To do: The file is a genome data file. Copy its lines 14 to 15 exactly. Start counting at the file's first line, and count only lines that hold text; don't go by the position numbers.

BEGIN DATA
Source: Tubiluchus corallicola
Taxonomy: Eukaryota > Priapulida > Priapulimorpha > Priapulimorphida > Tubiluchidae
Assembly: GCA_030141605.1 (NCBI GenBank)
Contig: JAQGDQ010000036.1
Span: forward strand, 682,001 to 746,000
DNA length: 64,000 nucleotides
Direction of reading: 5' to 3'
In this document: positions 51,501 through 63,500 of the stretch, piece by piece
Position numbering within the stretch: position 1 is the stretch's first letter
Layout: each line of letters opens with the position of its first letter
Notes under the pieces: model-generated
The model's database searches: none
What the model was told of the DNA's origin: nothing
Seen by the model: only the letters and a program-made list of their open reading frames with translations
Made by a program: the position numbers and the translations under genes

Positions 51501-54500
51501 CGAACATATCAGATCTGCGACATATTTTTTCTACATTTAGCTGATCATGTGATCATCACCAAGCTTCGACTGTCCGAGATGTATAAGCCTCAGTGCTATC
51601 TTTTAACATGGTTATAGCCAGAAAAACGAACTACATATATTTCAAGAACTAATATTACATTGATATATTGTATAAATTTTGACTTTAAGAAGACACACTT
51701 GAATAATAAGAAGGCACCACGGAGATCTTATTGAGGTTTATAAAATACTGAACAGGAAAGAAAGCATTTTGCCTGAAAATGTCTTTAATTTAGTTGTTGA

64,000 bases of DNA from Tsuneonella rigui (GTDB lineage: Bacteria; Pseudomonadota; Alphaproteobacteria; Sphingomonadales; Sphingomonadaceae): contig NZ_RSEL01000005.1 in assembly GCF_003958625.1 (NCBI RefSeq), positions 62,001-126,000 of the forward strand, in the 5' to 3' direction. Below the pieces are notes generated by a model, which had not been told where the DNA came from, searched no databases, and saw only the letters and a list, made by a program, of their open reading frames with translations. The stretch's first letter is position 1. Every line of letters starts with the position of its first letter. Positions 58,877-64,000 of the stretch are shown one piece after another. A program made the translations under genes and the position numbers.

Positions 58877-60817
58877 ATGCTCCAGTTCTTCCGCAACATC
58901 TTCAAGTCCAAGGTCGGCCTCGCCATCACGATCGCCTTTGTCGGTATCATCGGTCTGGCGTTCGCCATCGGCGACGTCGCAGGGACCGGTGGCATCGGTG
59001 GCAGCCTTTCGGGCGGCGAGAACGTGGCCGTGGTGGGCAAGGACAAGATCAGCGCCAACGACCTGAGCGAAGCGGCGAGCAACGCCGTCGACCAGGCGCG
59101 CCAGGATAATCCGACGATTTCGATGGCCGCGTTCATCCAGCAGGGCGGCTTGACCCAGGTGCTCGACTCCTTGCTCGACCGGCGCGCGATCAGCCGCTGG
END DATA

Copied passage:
Seen by the model: only the letters and a program-made list of their open reading frames with translations
Made by a program: the position numbers and the translations under genes